Belgian underwater repair specialist Hydrex says it is carrying out more modifications to a ship’s underwater areas and equipment in addition to the company’s more common damage rectification work.
The increase in this type of work – to propellers, in particular – follows the recent introduction of the European MRV regulation which has seen more shipowners look at ways of further reducing fuel consumption (and emissions) when operating to and from European ports.
The EU MRV (Monitoring, Reporting, Verification) regulation entered into force in July 2015. It mandates shipowners and operators to monitor, report and verify CO2 emissions for vessels larger than 5,000gt calling at any EU and EFTA port. Data collection requirements became effective on a per voyage basis in January 2018.
One way of saving fuel is by operating at lower engine speed. But this can detract from the ship’s overall efficiency because propellers are generally optimised for a certain rotational speed.
An example of the company’s performance-enhancing upgrade work was a recent project carried out on a 229m long bulk carrier berthed in Bremerhaven. In this case, the bulker’s five-bladed propeller was modified to achieve optimum efficiency at lower speeds.
“A major benefit of this approach is that the work is carried out rapidly without the need to take the vessel out of service for drydocking, which is costly in terms of both time and money,” said Hydrex Production Executive Dave Bleyenberg.
“A propeller modification can easily be combined with any other maintenance or repair operation that needs to be carried out on the vessel. Thanks to the flexibility of our teams this allows a vessel to keep its schedule.”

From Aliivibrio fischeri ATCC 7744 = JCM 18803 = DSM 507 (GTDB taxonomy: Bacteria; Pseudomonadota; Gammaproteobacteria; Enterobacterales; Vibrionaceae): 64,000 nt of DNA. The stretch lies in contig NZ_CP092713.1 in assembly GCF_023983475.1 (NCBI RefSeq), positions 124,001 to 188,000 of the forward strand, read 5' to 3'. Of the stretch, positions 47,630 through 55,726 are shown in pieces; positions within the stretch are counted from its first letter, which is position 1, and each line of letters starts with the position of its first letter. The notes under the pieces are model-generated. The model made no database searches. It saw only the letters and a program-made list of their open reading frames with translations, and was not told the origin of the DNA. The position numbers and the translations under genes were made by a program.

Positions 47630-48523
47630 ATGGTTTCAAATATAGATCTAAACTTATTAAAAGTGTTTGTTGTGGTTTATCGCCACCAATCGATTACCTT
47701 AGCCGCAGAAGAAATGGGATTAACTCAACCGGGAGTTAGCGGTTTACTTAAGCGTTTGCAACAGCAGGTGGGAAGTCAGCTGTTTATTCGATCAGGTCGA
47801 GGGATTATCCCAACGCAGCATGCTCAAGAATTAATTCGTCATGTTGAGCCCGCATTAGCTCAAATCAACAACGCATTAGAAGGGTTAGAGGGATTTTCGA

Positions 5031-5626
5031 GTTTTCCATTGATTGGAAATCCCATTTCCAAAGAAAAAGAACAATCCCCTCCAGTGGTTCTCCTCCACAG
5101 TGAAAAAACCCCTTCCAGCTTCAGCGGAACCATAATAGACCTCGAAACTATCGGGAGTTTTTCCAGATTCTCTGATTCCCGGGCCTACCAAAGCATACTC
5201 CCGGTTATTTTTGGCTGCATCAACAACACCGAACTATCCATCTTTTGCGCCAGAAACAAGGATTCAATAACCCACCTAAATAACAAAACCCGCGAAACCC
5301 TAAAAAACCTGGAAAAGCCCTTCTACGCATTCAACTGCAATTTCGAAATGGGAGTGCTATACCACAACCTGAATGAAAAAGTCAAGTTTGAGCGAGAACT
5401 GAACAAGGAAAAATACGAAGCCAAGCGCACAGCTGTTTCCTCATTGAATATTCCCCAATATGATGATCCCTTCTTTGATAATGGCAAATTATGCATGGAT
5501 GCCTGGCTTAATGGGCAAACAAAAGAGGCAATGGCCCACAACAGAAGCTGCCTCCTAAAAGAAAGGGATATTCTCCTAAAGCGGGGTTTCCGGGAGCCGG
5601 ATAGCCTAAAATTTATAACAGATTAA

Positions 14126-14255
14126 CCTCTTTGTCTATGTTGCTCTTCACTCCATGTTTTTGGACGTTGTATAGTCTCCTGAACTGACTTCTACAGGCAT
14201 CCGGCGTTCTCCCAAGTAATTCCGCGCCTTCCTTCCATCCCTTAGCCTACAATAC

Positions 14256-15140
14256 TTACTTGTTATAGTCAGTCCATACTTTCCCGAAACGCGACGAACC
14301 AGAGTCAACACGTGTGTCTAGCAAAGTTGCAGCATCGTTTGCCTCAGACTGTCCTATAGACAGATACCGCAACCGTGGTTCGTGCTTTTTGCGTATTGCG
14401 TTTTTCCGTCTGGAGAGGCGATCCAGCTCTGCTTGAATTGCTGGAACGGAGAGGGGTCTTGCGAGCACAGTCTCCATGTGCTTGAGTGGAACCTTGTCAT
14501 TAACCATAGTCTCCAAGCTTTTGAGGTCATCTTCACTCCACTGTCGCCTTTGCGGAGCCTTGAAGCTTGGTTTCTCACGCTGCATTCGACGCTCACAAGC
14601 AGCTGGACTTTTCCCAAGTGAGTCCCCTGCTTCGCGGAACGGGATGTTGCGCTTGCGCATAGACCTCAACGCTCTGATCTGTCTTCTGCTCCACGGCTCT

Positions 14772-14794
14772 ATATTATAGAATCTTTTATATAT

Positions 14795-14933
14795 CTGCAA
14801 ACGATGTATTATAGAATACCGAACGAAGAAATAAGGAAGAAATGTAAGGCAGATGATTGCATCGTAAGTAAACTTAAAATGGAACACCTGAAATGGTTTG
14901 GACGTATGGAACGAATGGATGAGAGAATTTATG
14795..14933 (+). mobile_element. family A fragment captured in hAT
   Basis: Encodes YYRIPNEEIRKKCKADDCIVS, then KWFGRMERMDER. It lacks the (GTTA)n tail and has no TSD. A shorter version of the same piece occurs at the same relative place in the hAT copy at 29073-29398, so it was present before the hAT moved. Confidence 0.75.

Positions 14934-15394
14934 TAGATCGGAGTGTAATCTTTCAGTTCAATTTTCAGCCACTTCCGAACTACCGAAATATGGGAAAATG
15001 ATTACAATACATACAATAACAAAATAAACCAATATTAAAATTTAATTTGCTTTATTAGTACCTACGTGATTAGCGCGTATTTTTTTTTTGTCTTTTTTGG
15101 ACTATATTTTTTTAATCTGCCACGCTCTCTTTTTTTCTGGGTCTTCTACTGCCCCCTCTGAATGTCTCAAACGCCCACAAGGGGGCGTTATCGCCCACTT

Hydrex engineers are able to carry out underwater repair, conversion and modification work anywhere in the world, in any weather conditions, even in ice. “Extreme winter conditions will not prevent our divers from providing the services required,” added Bleyenberg.
Fuel savings, although important, are not the only reason to carry out propeller modifications while ships are afloat. A further case study shows that after several ice-going vessels suffered propeller damage due to harsh winter conditions, resulting in the blades needing to be cropped, the customer was keen to reduce the risk of his other container ships suffering similar damage from ice and other debris in the future.
Before the next winter season, during which equally harsh conditions were expected, Hydrex engineers carried out a modification programme, altering the blades to a very specific design which would make them less prone to damage, while having a minimal effect on the overall efficiency of the propellers. This was undertaken in close cooperation with the propeller manufacturer.
Such modification tasks are an addition to the normal portfolio of Hydrex underwater repairs. “We can offer you the best possible solutions when propeller blades are damaged after impact with ice and debris, even when the damage is quite extensive,” said Bleyenberg.
In these circumstances, Hydrex typically uses its propeller blade cold straightening technique. Should a piece of the blade be broken or if there is other damage too extensive for straightening, a section of the blade will be cropped. In either case, the work is carried out using equipment developed in-house by Hydrex’s own design engineers. Neither repair will require the vessel to be drydocked, enabling normal commercial operations to continue with the minimum of delay.